Looking Glass Technician

Season: 5, Episodes: 3, Faction: DHARMA Initiative


A Looking Glass Technician was a DHARMA Initiative recruit who arrived on the Island in 1977 with the other new recruits. She worked with Rosie in the underwater Looking Glass Station.



Leadership (Queen)


Fertility (Earth)

Fertility (Vegetation)

Fertility (Water)


5×09 – Namaste   


She was first seen standing between Hurley and Erin during the New Recruits photograph. (“Namaste”)

5×10 – He’s Our You


During breakfast in the cafeteria she was seen standing in line between Rosie and Casey when Jack, Kate, and Hurley were discussing Sayid.


Later she was present at “the vote” to determine if Sayid should be executed. She sat next to Radzinsky and voted in favor of the execution. That night a burning DHARMA van crashed into building 15, one of the houses at the Barracks. (“He’s Our You”)

5×11 – Whatever Happened, Happened


The Technician was standing next to Erin during Horace’s speech outside the house after the fire had been put out. (“Whatever Happened, Happened”)

Images Source 

Associated DHARMA Stations


Decoded Season 1 Characters

Hurley Reyes

Kate Austen

Jack Shephard

James Sawyer

Decoded Season 3 Characters


Horace Goodspeed

Decoded Season 5 Characters

Stuart Radzinsky





Amy Goodspeed



Key Episode(s) to Decoding the Character

5x10 "He's Our You"

5x11 "Whatever Happened, Happened"

Wiki Info

In Greek mythology, Persephone, also called Kore is the daughter of Zeus and the harvest goddess Demeter, and queen of the underworld; she was abducted by Hades, the king of the underworld.

The myth of her abduction represents her function as the personification of vegetation which shoots forth in spring and withdraws into the earth after harvest; hence she is also associated with spring and with the seeds of the fruits of the fields. Persephone as a vegetation goddess (Kore) and her mother Demeter were the central figures of the Eleusinian mysteries that predated the Olympian pantheon. In the Linear B (Mycenean Greek) tablets dated 1400-1200 BC found at Pylos, the “two mistresses and the king” are mentioned; John Chadwick identifies these as Demeter, Persephone and Poseidon.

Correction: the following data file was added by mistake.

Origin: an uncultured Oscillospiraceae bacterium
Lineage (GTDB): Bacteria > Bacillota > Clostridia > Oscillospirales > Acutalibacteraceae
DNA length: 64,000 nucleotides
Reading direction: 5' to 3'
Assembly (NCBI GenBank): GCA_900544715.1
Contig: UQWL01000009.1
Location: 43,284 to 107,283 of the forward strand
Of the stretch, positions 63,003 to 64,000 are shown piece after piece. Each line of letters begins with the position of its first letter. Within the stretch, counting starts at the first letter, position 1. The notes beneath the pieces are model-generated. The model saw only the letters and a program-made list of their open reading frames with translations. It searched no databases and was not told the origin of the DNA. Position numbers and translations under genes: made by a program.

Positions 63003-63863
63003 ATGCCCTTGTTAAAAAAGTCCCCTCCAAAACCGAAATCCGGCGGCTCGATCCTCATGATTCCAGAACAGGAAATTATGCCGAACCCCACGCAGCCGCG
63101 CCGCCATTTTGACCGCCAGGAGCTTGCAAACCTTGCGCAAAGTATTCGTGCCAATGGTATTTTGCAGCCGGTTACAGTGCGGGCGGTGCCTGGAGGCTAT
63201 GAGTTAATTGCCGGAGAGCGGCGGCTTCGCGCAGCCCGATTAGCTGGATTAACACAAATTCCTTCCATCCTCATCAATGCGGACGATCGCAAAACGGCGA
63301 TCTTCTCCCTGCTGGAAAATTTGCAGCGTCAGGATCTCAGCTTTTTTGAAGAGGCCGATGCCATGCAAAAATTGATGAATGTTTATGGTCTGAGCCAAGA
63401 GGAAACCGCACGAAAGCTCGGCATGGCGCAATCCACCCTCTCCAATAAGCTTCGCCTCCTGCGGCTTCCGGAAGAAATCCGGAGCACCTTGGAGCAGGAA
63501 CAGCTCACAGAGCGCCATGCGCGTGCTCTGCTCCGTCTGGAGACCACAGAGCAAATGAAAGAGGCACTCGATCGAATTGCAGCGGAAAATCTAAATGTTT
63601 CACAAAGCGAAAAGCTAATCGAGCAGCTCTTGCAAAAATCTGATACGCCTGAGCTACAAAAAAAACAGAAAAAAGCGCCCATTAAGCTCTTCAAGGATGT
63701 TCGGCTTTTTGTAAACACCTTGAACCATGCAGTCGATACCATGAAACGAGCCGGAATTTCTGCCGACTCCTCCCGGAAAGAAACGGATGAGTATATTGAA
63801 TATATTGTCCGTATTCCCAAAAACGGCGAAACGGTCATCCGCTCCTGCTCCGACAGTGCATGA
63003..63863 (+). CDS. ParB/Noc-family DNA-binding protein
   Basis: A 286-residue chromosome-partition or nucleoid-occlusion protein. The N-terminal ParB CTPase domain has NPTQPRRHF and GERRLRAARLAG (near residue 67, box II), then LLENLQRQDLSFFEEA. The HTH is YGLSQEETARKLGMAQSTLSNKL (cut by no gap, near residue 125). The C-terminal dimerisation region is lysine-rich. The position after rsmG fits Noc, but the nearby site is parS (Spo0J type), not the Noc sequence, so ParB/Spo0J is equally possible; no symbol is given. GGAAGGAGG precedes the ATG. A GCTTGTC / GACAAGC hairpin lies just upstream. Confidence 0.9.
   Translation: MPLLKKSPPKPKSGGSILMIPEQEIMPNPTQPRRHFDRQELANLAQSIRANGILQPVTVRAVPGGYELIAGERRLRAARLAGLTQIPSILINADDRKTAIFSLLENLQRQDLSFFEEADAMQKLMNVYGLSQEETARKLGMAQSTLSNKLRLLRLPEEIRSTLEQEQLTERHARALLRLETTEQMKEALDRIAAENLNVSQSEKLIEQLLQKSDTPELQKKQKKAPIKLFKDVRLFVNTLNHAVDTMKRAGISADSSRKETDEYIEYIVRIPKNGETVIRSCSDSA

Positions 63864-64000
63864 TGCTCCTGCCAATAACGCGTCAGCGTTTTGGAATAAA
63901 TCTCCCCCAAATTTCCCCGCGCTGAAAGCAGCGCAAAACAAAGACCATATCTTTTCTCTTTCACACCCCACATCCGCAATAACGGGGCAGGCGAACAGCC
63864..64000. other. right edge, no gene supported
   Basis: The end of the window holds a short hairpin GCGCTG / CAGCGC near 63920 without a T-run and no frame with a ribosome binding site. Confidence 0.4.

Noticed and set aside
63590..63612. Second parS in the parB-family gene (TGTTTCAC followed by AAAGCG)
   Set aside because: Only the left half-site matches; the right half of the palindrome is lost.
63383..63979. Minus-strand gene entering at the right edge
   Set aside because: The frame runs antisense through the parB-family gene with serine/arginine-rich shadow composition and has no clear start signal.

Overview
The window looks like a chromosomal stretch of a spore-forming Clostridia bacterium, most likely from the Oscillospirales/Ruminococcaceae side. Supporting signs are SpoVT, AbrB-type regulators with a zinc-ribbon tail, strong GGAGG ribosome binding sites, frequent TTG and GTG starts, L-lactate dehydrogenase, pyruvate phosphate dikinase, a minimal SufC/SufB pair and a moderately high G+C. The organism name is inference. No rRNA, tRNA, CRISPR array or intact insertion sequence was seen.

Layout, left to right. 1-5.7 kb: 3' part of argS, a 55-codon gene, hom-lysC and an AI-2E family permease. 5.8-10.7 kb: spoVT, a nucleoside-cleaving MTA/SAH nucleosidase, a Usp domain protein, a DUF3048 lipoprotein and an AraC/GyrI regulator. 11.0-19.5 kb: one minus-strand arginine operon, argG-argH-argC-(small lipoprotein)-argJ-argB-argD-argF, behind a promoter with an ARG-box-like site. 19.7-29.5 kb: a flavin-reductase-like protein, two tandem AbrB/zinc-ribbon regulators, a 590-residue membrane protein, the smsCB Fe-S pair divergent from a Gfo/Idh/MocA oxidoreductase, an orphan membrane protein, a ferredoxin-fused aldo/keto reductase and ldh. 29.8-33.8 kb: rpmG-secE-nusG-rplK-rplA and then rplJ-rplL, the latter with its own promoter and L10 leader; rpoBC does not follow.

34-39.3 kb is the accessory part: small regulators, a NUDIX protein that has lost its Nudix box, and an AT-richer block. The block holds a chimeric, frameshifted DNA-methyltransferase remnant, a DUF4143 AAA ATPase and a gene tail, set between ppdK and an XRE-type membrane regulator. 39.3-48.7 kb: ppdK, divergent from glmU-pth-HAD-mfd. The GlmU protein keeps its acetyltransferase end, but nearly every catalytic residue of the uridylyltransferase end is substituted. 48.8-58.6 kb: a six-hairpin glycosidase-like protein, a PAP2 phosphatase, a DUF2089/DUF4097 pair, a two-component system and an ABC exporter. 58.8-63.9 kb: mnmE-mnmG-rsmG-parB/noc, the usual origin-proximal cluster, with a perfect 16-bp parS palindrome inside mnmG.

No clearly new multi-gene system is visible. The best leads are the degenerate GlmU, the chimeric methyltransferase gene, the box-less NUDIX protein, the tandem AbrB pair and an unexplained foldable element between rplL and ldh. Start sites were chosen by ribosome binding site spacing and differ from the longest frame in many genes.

In Classical Greek art, Persephone is invariably portrayed robed; often carrying a sheaf of grain. In Latin, she is called Proserpina.

Greek Mythology

Persephone’s abduction is first mentioned in Hesiod’s Theogony. In the Homeric Hymn to Demeter a great chasm opened up and Hades abducted her daughter. Demeter caused a terrible drought that forced Zeus to bring Persephone back, but she was obliged to spend half of the year in the underworld. Demeter was also united with the hero Iasion in Crete and she bore Ploutos (wealth) who represents the wealth of the corn that was stored in underground silos or ceramic jars (pithoi). Similar subterranean pithoi were used in ancient times for burials and Ploutos is fused with Hades, the King of the realm of the dead. During summer months, the Greek Corn-Maiden (Kore) is lying in the corn of the underground silos, in the realm of Hades and she is fused with Persephone, the Queen of the underworld. At the beginning of the autumn, when the seeds of the old crop are laid on the fields, she ascends and is reunited with her mother Demeter, for at that time the old crop and the new meet each other. For the initiated this union was the symbol of the eternity of human life that flows from the generations which spring from each other.

Hesiod refers to the island of the “happy dead” and it is the Elysion which seems to be counterpart with Eleusis, the city of the Eleusinian mysteries. The Greeks believed that only the beloved of the gods could exist there. In Odyssey Homer carries the old belief to the ideal island for mortals Scheria, the imaginary perfect world that was offered to the future emigrants. This island became the lost dream of the Greek world.

The primitive myths of isolated Arcadia seem to be related with the first Greek-speaking people who came from the north during the bronze age. Despoina (Persephone) is the daughter of Demeter and Poseidon Hippios (horse), who represents the river spirit of the underworld that appears as a horse as often happens in northern-European folklore. He pursues the mare-Demeter and from the union she bears the horse Arion and a daughter who originally had the form or the shape of a mare. The two goddesses were not clearly separated and they were closely connected with the springs and the animals. They were related with the god of rivers and springs; Poseidon and especially with Artemis, the Mistress of the Animals who was the first nymph. According to the Greek tradition a hunt-goddess preceded the harvest goddess.

Queen of the Underworld

There is an archaic role for Persephone as the dread queen of the Underworld, whose very name it was forbidden to speak. As goddess of death she is also called a daughter of Zeus and Styx, the river that formed the boundary between Earth and the underworld. Homer describes her as the formidable, venerable majestic queen of the shades, who carries into effect the curses of men upon the souls of the dead, along with her husband Hades. In the reformulation of Greek mythology expressed in the Orphic Hymns, Dionysus and Melinoe are separately called children of Zeus and Persephone. Groves sacred to her are at the western extremity of the earth on the frontiers of the lower world, which itself is called “house of Persephone”.